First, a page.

I personally have no problems with drug approval in the absense of evidence of efficacy, so long as customers (doctors and patients) are not misled. Its a free world. I guess all patients have been told that a) the relationship between LDL lowering and actual clinical disease is not straightforward, b) that some drugs lower LDL but increase risk, c) that the relevant science prescribers have been permitted to see is a sack of potatoes.
The "Enhance" study of Ezetimibe was supposed to look at a surrogate endpoint that is one step closer to actual cardiovascular events - namely the development of atherosclerotic arterial plaques. So what happened?
- Oddly the reporting of "Enhance" was put off by a year, and it is now planned to remove the shroud of secrecy sometime in 2008 (possibly.....). Cardiologists expected to see results at a medical meeting in November 2006, then at another in March 2007, then at another this month. But none materialized .
- It turns out the companies have decided to change the study's primary endpoint in retrospect. To convince everyone that this is the right thing to do, they brought in an "outside" expert advisory "panel" who concluded that the wrong thing is the right thing (presumably for a fee). They then refused to state who these supposed experts were.
- It turns out that the company has had full control over all of the study data and that the lead "author" has not yet seen any of it.
- Lead investigator of the study, Dr John Kastelein (Academic Medical Center, Amsterdam, the Netherlands)stated that "The suggestion that the results are being suppressed because they are negative is simply wrong. People are assuming that anyone can take a peek at the data, but how can they do that if it hasn't even been unblinded and there are 40 000 images to analyze?"
- Firstly, we have no confidence (P=0.3) that the study has not in fact been secretly unblinded. This lack of confidence is the logical assumption following numerous odd events and data alterations which have taken place in the past (random examples here). Unblinding codes are presumably held by the same entity holding the raw data (I guess). That same entity has a huge financial stake in the outcome. That entity is not yourself Dr Kastelein. Nor is that entity a secure impartial honest third party (a complete guess).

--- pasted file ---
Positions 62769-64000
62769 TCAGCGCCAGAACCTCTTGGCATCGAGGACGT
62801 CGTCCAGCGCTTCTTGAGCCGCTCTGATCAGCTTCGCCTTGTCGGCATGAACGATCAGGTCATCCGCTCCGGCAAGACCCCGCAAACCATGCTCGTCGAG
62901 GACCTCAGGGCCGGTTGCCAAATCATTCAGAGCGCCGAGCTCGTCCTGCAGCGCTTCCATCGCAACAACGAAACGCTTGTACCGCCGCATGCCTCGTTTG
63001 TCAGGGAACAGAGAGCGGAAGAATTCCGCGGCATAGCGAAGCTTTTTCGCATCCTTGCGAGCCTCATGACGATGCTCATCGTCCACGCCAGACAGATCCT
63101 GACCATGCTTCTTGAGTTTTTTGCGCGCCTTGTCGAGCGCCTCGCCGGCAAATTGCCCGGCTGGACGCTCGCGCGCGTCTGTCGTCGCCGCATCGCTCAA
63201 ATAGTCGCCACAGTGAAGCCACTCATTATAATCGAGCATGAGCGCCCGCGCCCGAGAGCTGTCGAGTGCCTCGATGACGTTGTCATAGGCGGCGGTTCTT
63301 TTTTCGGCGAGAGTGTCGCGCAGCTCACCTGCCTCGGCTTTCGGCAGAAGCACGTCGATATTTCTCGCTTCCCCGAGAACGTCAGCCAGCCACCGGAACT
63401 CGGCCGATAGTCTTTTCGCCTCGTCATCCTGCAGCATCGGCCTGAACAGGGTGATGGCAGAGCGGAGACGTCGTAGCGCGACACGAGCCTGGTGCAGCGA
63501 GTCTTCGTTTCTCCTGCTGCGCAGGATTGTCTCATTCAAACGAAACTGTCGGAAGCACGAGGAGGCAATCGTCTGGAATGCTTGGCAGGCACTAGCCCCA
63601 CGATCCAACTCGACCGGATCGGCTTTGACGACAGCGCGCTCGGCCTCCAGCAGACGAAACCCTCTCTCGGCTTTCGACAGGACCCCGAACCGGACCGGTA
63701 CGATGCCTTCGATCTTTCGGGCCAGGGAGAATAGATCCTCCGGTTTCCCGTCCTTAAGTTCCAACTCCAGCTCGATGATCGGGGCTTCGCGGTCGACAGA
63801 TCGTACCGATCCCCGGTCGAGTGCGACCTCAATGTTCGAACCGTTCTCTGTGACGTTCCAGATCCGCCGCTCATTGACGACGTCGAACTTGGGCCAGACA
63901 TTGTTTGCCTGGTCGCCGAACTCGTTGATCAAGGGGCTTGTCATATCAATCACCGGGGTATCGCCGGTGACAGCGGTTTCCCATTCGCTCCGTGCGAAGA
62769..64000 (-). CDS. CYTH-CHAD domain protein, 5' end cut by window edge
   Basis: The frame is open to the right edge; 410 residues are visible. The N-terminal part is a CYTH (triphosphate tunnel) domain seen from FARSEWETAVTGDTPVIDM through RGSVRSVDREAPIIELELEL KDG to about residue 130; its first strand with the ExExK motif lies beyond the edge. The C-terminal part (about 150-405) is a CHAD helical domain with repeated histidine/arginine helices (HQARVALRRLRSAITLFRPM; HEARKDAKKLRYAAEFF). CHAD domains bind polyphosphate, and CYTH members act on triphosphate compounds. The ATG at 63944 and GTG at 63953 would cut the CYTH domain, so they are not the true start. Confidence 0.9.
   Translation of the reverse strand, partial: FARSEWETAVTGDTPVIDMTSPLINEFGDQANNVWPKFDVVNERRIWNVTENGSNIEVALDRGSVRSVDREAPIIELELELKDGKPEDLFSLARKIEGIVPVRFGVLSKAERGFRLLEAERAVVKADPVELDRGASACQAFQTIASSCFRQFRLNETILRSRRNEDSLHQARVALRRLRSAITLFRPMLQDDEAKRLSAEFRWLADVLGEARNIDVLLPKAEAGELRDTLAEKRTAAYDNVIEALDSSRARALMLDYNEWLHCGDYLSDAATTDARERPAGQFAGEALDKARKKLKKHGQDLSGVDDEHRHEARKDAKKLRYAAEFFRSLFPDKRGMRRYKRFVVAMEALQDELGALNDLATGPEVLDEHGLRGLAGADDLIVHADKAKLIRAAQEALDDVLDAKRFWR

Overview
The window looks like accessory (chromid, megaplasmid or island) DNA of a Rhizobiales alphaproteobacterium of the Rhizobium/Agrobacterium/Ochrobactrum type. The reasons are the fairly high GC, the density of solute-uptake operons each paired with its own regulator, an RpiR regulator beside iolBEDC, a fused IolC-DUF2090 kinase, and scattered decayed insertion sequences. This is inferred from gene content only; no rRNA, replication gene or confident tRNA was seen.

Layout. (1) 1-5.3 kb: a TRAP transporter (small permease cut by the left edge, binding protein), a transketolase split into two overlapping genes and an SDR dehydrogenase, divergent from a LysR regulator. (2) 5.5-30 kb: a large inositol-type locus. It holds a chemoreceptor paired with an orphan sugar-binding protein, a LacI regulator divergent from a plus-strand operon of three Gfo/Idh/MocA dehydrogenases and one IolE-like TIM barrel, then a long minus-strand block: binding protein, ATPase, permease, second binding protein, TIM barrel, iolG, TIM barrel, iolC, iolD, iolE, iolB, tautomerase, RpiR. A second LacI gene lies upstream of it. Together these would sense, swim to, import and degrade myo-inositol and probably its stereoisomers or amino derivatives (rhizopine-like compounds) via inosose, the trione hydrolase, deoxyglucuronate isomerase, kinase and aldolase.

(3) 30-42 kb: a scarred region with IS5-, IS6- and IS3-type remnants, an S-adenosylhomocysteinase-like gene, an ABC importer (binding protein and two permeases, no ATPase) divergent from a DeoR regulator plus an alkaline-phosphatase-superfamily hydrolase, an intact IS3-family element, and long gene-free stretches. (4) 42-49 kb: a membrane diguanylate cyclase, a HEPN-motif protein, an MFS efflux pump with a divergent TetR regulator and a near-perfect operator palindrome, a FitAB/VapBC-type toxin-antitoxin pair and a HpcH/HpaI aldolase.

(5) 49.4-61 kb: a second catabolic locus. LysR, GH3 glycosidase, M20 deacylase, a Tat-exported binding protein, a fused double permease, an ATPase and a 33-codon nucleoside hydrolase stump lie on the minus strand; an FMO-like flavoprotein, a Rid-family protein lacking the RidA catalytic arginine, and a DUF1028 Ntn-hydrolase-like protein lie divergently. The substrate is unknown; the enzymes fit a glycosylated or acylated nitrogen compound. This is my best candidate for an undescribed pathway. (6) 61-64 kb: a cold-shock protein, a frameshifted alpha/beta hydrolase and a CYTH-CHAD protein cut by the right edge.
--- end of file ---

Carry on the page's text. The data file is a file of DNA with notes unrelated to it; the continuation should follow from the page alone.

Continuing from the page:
- Secondly, as an experienced scientist you will be fully aware it is perfectly easy to fiddle the results of a randomized trial given a "blinded" study database even without the un-blinding codes. Ezetimibe has many side "effects" that distinguish it from placebo apart from it's intended clinical benefit (LDL lowering is itself such a "side effect"). It would be easy for an individual "exploring" the data to examine the relationship between LDL lowering and various "primary endpoints" without unblinding to get a pretty good idea of the "primary" endpoints to reject, exclusion criteria to be applied, or even the variables that might require a little "recoding".
Others  have pointed out some of the key problems with this research, and I have added a few more:
- Seek to get your drug on the market before we know whether it actually makes us live any longer or prevents real disease.
- Keep all the data under your strict control; don't even let the (so-called) lead investigator see it.
- Change the primary study endpoint in the middle of the trial.
- Pretend that this is science.
- Keep all the processes as secret as possible at each step of the way.
- Conduct studies that focus on patients who are not at all representative of the intended target customer for the drug.
- Pretend that you are a company based on science, but at the same time pretend out loud that altering data or endpoints in a still-blinded study cannot possibly be a means to induce bias.
- Hughes, Sue (2007-11-23). Concerns Raised on Delay of Ezetimibe Data. Medscape/Heartwire.
- Merck/Schering-Plough Update on ENHANCE Trial. Merck Website.
- Berenson, A (2007-11-21). After a trial, silence Page C1. New York Times.
- Brody, Howard (2007-11-24). Here We Go Again: Everything That's Wrong with Industry Sponsored Trials. Hooked: Ethics, Medicine, and Pharma.
- Blumsohn, Aubrey (2007-10-21). Vioxx and a quacking duck. Scientific Misconduct Blog.
- Blumsohn, Aubrey (2007-05-19). On the redefinition of research misconduct. Scientific Misconduct Blog.
- Berenson, Alex (2007-11-24). Cardiologists Question Delay of Data on 2 Drugs. New York Times.
- Herper, Matthew (2007-11-19). Drug Trials: The Vytorin Question. Forbes. Retrieved on 2007-11-27.